[Alpine-info] long MIME encoded-word subject lines
mbmiller at taxa.epi.umn.edu
Tue May 20 13:04:03 PDT 2008
Thanks for correcting me on this, Mark. Also in RFC 2047 they say:
The length restrictions are included both to ease interoperability
through internetwork mail gateways, and to impose a limit on the
amount of lookahead a header parser must employ (while looking for a
final ?= delimiter) before it can decide whether a token is an
"encoded-word" or something else.
That is from Section 2, referred to below. So the plan was to do the
encoding in a way that would make decoding easier. The problem with this
plan is that when the encoding is done wrong, the decoding also is wrong,
but it doesn't have to be wrong. We can decode longer strings. I think
you are taking the rule below the wrong way. The whole point of it is to
save a little extra work in decoding by assuming that the encoding was
done according to the RFC. I think that now with a dozen years of
hindsight we can see that the plan has failed. I think they were remiss
in not considering a robust implementation for decoding headers.
On Tue, 20 May 2008, Mark Crispin wrote:
> On Tue, 20 May 2008, Mike Miller wrote:
>> What I am saying is that I think there is no rule stating that the MUA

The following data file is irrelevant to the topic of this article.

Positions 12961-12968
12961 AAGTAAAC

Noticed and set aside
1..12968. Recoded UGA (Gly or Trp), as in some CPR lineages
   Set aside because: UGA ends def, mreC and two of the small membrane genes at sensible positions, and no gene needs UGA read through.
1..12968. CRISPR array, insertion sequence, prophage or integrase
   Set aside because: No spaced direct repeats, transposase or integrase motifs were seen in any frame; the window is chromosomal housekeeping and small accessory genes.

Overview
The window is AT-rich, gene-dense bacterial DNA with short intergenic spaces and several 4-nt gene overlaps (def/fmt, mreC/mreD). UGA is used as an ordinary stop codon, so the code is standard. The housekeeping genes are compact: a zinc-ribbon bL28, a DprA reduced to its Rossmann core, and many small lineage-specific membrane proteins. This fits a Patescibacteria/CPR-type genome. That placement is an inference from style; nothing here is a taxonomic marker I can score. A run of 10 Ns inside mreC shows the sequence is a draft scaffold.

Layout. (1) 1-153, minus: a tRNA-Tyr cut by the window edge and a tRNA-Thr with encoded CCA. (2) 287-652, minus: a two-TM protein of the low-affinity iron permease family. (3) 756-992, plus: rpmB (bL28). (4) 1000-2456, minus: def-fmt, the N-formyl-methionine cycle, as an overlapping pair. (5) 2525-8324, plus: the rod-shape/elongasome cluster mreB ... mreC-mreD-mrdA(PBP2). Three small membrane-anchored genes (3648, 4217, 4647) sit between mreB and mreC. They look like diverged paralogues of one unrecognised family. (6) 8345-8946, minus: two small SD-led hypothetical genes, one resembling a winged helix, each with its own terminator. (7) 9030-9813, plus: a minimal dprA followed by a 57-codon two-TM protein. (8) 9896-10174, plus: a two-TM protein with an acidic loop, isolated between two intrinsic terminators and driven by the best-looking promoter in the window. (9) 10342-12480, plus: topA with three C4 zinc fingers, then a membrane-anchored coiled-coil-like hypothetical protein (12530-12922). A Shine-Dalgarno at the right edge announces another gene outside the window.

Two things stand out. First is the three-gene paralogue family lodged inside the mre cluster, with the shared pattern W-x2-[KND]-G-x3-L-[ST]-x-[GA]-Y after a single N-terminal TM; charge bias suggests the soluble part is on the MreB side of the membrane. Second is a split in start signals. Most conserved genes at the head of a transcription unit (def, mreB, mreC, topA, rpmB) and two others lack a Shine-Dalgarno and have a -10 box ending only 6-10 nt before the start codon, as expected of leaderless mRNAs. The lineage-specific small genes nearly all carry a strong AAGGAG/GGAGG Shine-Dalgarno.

>> should not decode long strings. The RFC says something different.
> The comment from RFC 2045 that you quoted describes "encoded lines" in the
> body of messages using the QUOTED-PRINTABLE encoding. It does not describe
> encoded words in headers. Two different things.
> The definition of encoded words is in RFC 2047:
> (1) Any message or body part header field defined as '*text', or any
> user-defined header field, should be parsed as follows: Beginning
> at the start of the field-body and immediately following each
> occurrence of 'linear-white-space', each sequence of up to 75
> printable characters (not containing any 'linear-white-space')
> should be examined to see if it is an 'encoded-word' according to
> the syntax rules in section 2. Any other sequence of printable
> characters should be treated as ordinary ASCII text.
> (2) Any header field not defined as '*text' should be parsed
> according to the syntax rules for that header field. However,
> any 'word' that appears within a 'phrase' should be treated as an
> 'encoded-word' if it meets the syntax rules in section 2.
> Otherwise it should be treated as an ordinary 'word'.
> (3) Within a 'comment', any sequence of up to 75 printable characters
> (not containing 'linear-white-space'), that meets the syntax
> rules in section 2, should be treated as an 'encoded-word'.
> Otherwise it should be treated as normal comment text.
> -- Mark --
> Science does not emerge from voting, party politics, or public debate.
> Si vis pacem, para bellum.
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